Posts Tagged ‘pep photos’

The following was written by PEP’s photographer: Israel Thompson (a.k.a. “Shutterbug”). You can see his work here.


While shooting at the Estes Unit event at PEP the other day I got ambushed with a microphone that was thrown into my hand. Jeremy, thank you for the heartwarming words about not being a staff member, but saying that I “should be”. I’ve never pre-rehearsed or planned a speech for the occasion, perhaps I should have, but the words I envisioned coming out if the opportunity ever presented itself didn’t quite bubble to the top. Instead, my response to the question “Why do you keep coming back to PEP?” came out rather short and lame. Obviously not a public speaker, I muttered something about being inspired and quickly handed the microphone back.

That being said, albeit a bit late and without an audience of peers and microphone, I’d like to somewhat retroactively rectify the situation.

For me, my experience with Prison Entrepreneurship Program started in May of 2012 through a friend and fellow co-worker when I received word they were in need of an event photographer. After a meeting with the COO of the organization, Phi Tran, and a bit of back and forth finalizing details, the relationship took root and I commenced with Class 17.

My initial impression upon entering the prison was nothing at all as anticipated. Where I expected to be face-to-face with disgruntled prisoners playing the stereotypical Hollywood portrayed “acting hard” role, mad dogging me and giving me the ole intimidating stink eye, I was surprised to be met with quite the opposite. I was rushed into a room they call the “PEP Room” and went straight to work with my camera. The room was bubbling with festivity! The atmosphere in this place was overwhelmingly excited! Everyone had smiles! Everyone greeted you and wanted to shake your hand! Everyone offered to help, if needed. The vibes being received all seemed to convey a resounding message, “YESS!!”. Music pumped loudly and the guys were all crowded around in a circle, apparently having an improvised dance party while waiting for what they call “Executives” to arrive. As I briefly surveyed the scenery from outside the circle, I noticed they all had decorative stuffed animal-oriented hats on. I guessed perhaps to lighten the mood and draw smiles. Which worked! Hurriedly though, I surveyed no longer and made my way to the middle of the circle to catch the action. These guys were having an excellent time! Some, with extraordinary dance skills whisked around on the carpet pulling off break dance moves I wouldn’t have thought possible, while others with lesser skill got out and a danced too without a care in the world. I was dumfounded. And I grinned from ear-to-ear while being privileged to be a part of it.

Don’t get me wrong — this was indeed a prison, and for all I knew I was rubbing shoulder-to-shoulder and bumping elbows with murderers, hardened criminals, people that society had given up on, and most probably at one time or another (or even now??), even had nothing to lose between the walls they found themselves trapped within. But… The comfortable feeling that came over me… It was instantaneous. It was as if a spirit of joy flowed all about. And I know I’m a guy. And it’s different for a guy as opposed to a lady, but I never once felt strange, awkward, or threatened. To me, just that alone was amazing! Profound! And to me it showed right there, in sneak peek fashion, just what this program is able to do.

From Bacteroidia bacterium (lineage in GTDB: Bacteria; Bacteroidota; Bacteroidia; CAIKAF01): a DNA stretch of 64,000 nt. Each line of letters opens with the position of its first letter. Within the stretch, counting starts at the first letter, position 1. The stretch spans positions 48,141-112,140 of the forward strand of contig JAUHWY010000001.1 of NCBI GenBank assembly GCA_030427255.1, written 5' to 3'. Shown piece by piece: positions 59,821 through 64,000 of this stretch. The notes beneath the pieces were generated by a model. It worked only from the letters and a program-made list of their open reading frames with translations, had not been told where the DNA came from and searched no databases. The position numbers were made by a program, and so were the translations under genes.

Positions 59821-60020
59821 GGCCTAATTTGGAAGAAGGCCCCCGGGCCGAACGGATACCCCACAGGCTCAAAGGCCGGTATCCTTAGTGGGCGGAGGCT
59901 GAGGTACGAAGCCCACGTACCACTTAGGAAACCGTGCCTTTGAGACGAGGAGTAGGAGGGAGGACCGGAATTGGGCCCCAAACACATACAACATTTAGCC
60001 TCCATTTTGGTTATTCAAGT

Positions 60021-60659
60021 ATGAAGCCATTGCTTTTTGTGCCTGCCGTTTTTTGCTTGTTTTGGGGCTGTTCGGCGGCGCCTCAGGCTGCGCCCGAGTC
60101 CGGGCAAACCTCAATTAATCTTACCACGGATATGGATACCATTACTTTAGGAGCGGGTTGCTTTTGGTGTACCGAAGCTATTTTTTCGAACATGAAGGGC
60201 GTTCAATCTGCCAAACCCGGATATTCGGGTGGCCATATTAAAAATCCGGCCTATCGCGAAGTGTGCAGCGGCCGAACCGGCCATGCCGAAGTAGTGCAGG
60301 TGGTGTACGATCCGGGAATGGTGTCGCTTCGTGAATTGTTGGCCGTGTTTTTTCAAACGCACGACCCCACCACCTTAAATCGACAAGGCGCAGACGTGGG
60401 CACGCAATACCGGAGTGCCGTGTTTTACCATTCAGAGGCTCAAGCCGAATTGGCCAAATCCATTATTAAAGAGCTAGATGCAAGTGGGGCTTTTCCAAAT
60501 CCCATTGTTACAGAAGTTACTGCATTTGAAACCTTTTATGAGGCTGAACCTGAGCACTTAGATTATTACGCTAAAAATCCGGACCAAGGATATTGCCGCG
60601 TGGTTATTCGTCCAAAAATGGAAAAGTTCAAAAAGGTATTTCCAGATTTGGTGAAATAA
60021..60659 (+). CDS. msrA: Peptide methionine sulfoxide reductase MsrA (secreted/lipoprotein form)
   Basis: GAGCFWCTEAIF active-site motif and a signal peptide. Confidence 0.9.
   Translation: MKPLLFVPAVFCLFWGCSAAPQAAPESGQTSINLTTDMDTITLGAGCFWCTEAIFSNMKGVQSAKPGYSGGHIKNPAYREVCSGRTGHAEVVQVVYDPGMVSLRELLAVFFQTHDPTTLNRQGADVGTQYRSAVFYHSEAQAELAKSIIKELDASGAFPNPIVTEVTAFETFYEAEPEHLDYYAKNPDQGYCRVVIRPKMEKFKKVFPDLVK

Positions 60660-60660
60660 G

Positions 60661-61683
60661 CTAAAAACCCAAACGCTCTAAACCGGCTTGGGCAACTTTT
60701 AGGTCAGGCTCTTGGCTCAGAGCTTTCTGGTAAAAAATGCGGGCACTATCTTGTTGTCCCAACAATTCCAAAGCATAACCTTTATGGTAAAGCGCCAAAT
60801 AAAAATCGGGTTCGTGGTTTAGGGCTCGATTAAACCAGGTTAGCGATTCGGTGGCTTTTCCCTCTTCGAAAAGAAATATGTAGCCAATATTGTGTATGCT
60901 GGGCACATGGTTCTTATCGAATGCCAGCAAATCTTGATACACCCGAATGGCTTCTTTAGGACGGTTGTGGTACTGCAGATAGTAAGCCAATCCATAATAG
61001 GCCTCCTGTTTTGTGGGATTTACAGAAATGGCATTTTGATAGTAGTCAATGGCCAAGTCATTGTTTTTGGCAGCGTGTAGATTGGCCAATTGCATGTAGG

Fast forward to today.

I’ve been with PEP for over 2 years. I’ve photographed numerous events, both in and out of prison. From Class Kickoffs to Graduations and a few events in-between here and there, I’ve had had my fair share of variation. And I’d like to share with you what I see from a photographer’s perspective. NOTE: much of this is directed towards the participants when addressing “you” in the words following.

First, I wasn’t lying at all when I muttered I was inspired. I truly am. When I leave each event, I’m filled with inspiration as I drive home. It’s as if I have a rejuvenated renewed vigor and you guys — and all the people participating — have inspired me to do better for myself. Likened to an electric charge, my batteries have been filled!

When I’m photographing, I am there to work, so I cannot participate in the festivities like everyone else. I cannot sit and listen to each participant pitching their business plan. I cannot listen to each and every speaker with undivided attention. And for that matter, I barely even have time to clap. Because alas, clapping and happy candid faces are something that need photographed! So… What I take in — not by choice, but by trade — I take in sparingly, almost from an outsider’s point of view. Trust me when I say, however, what I’m able to retain or soak up, is not at all diluted.

When I see each and every one of you guys get up in front of a packed crowd in the lunch room (or PEP room) and tell your story bearing your soul, I have the greatest respect for what it is you are doing right there in that moment. And that respect carries over permanently because you have given me a window into your soul. When you’ve taken the time, with a lump in your throat and tears in your eyes, to share with everyone where you’ve come from and what matters to you, you’ve shown me your true character, the real you that’s deep down inside without worry of what others may think, I admire that thoroughly. It makes me examine myself, remember some of the things I’ve been through, the hardships, the ups, the downs, and that it’s not only that it’s not where I’ve been but where I’m headed that matters, but some of those past experiences have given me immeasurable understanding and wisdom — things I need not forget. Needless to say, you trigger deep thoughts within.

With many of these business plan pitches I hear I may look like I’m in the zone with a face of concentration as I’m moving about, squatting, photographing, crouching and moving from side to side, but my interest is incredibly peaked. I want to listen to every detail, from beginning to end. I sometimes pause what I’m doing just to hear a little bit more before moving onto my next task. I’m amazed at how you all memorize 10-15 minutes worth of words and recite it without pause. When a business plan ends. I want to clap like everyone else. And sometimes, I’m even thinking to myself “Ohh ohh! I have a great idea that would probably help him with his presentation!” And some of those times when the possibility arises, with an enthralled demeanor, I gladly share those thoughts.The stark reality of these plans for me is, though, I am not a public speaker. So, it’s hard for me to fathom the hundreds upon hundreds of times you guys have to get up in front of everyone and recite. Major kudos to you there. What’s nearly equally remarkable is how all of your class brethren sit watching your pitch attentively, with a face of utmost interest. The support that is shown is intriguing. And again, I am inspired.